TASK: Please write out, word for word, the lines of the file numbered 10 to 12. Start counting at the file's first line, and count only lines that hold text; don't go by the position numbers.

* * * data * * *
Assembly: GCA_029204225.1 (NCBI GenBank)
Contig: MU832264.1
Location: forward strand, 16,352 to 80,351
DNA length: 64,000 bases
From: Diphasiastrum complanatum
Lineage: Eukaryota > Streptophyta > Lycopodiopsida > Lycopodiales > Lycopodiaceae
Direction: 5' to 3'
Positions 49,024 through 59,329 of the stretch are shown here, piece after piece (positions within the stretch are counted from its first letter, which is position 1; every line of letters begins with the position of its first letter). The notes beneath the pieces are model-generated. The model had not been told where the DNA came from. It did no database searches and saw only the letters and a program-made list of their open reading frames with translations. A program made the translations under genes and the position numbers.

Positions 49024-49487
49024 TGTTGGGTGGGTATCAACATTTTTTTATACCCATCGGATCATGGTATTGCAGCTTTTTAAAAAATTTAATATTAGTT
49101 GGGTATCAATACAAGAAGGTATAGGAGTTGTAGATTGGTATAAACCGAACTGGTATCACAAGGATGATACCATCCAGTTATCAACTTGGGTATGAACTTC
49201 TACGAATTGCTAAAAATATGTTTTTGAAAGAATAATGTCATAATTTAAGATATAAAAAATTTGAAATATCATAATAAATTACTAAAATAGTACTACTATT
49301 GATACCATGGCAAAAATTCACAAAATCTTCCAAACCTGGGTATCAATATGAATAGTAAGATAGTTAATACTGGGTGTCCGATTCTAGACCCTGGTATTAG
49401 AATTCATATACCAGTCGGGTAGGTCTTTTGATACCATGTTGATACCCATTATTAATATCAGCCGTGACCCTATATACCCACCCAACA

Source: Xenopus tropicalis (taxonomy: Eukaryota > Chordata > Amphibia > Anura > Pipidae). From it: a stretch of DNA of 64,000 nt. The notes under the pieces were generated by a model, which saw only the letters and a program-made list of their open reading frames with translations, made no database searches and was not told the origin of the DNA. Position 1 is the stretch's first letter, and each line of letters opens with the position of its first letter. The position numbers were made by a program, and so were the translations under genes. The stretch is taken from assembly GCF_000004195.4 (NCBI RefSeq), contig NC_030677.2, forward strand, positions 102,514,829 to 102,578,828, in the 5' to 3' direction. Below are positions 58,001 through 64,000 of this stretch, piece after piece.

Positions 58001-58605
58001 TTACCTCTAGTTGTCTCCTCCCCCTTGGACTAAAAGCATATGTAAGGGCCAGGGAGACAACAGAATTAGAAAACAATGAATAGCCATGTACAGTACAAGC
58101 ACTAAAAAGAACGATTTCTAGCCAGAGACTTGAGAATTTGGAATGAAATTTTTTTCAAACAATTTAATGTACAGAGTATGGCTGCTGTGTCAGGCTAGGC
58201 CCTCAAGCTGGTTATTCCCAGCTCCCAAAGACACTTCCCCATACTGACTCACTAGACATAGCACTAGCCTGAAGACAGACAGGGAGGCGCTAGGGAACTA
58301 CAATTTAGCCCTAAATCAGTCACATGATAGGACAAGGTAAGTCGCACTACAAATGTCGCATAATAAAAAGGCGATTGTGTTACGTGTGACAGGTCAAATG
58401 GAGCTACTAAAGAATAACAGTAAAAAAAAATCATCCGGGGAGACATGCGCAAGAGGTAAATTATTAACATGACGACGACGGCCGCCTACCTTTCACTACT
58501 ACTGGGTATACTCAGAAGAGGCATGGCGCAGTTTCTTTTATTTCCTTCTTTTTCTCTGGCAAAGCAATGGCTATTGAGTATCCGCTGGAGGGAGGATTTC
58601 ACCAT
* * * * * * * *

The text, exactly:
49024 TGTTGGGTGGGTATCAACATTTTTTTATACCCATCGGATCATGGTATTGCAGCTTTTTAAAAAATTTAATATTAGTT
49101 GGGTATCAATACAAGAAGGTATAGGAGTTGTAGATTGGTATAAACCGAACTGGTATCACAAGGATGATACCATCCAGTTATCAACTTGGGTATGAACTTC
49201 TACGAATTGCTAAAAATATGTTTTTGAAAGAATAATGTCATAATTTAAGATATAAAAAATTTGAAATATCATAATAAATTACTAAAATAGTACTACTATT